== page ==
Columbus — The transportation budget signed into law by Gov. John Kasich April 1 includes more than $7 billion in spending on roads and bridges and related infrastructure projects and lots of other law changes that will affect average Ohioans.
Here are a dozen ways that the legislation might affect you when it takes effect in July:
1. Penalties: Do you have a motor vehicle that you haven’t registered yet? In about three months, that infraction will become a minor misdemeanor rather than a fourth-degree misdemeanor, meaning the penalty will be a little less.
2. No Mirrors: Do you like to head out to the lake for some water tubing or skiing? You’ll still have to have somebody on board to keep an eye on people being towed, after lawmakers removed an amendment allowing a rearview mirror for such observations. That proposed law change has been offered as separate legislation, however, so it may not be dead yet.
3. Title Issues: Are you up to your ears in paperwork related to a boat purchase? The transportation budget eliminates a requirement that the “make, manufacturer’s serial number and horsepower of any inboard motor” be included on watercraft title applications, according to the Legislative Service Commission. But you’ll still have to provide the watercraft’s “make, year, length, series or model if available, body type and hull identification or serial number.”
4. Credit Cards: Do you prefer to pay for things with plastic? The transportation budget requires your local Bureau of Motor Vehicle office to accept debit or credit cards as of July 1, 2016.
5. Temp Tags: Are you planning to buy a vehicle soon? You’ll have 45 days to get permanent plates, thanks to a provision in the transportation budget extending to 45 days from 30 the time that temporary plates or windshield stickers are valid.
6. New Drivers: Do you have a probationary driver’s license, and have you had it for less than a year? There will be new restrictions on when you can operate a vehicle, with prohibitions between midnight and 6 a.m. unless you’re accompanied by a parent or guardian or heading to an official school or religious event with written permission.
7. Driving Tests: Are you getting ready to take your first driver’s test? A new law will require you to take an abbreviated training course if you’re 18 years or older and fail the road test the first time before you can take it a second time.
8. Handicapped Spaces: Have you noticed those diagonal lines next to parking spaces for disabled residents? You better think twice before parking your car in those areas — a provision in the transportation budget sets $250 to $500 in fines for anyone “stopping, standing or parking” in those areas.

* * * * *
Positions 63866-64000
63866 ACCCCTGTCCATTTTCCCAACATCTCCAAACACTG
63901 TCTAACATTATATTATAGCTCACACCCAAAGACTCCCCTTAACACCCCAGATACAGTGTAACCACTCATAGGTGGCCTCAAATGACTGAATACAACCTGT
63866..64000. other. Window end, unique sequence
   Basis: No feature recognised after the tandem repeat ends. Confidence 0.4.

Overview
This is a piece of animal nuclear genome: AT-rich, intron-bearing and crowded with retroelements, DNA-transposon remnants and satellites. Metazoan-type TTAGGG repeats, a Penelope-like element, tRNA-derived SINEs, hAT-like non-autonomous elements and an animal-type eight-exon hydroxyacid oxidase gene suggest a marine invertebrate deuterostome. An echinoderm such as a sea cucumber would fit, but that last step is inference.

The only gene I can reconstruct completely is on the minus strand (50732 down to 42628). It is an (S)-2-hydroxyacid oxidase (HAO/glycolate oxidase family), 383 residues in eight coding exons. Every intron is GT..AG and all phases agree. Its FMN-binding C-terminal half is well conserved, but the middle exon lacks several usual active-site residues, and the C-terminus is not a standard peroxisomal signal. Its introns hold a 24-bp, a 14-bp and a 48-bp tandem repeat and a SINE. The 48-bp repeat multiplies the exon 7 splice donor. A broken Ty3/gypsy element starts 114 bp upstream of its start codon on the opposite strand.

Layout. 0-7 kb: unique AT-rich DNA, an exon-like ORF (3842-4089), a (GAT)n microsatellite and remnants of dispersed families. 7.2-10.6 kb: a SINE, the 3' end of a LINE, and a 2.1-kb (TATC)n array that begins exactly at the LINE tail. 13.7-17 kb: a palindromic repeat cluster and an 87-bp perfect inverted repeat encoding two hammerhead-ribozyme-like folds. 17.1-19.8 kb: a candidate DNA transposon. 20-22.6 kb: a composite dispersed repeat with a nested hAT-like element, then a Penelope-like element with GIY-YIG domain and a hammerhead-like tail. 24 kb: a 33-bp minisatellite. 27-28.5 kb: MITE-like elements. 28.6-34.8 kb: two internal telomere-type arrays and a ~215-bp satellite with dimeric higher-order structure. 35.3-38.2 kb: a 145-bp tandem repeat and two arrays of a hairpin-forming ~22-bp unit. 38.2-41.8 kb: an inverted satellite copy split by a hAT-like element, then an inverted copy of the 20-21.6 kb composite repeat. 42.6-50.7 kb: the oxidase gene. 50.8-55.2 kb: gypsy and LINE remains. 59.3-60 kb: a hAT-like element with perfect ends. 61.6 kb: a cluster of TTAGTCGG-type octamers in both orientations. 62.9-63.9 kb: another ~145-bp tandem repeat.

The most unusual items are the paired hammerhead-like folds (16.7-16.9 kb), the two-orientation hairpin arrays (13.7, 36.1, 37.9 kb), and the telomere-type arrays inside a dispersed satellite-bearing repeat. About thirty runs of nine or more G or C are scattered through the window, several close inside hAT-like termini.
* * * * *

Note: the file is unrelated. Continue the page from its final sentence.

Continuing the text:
9. Simulators: Have you ever used one of those computerized driving simulators as part of driver’s education programs? Lawmakers have earmarked nearly $1 million for the Department of Public Safety to purchase more of those portable units over the next two fiscal years.
10. Task Forces: It wouldn’t be a budget bill without some new task forces of study efforts. One provision adds members to an existing Criminal Justice Recodification Committee and gives that panel seven additional months to finalize a report of its work. A new “Joint Legislative Task Force on Department of Transportation Issues” will study higher speed limits, license plate costs ad other issues, with a report due before the end of the year. A separate “Transportation Oversight Committee on Rural Busing” will study whether rural bus routes are meeting communities’ transit needs. And another provision requires state transportation officials to “develop metrics that allow the comparison of data across transportation modes and to incorporate the full spectrum of state strategic transportation goals using those metrics.”
11. Speed Limit: Did you hear about the provisions to boost the speed limits on the Ohio Turnpike and certain sections of rural highway to 75 mph from 70? Well, that law change was killed before the bill was finalized, so you’ll have to keep the speedometer at 70 mph on those stretches of road.
12. Move Over: Lawmakers also killed a provision barring drivers from staying in the left lane on three-lane highways unless passing another vehicle or exiting. But they retained language requiring the Ohio Department of Transportation to install “Keep Right Except to Pass” signs along highways, even if it’s not required under state law.
Kovac is the Dix Capital Bureau chief. Email him at or on Twitter at OhioCapitalBlog.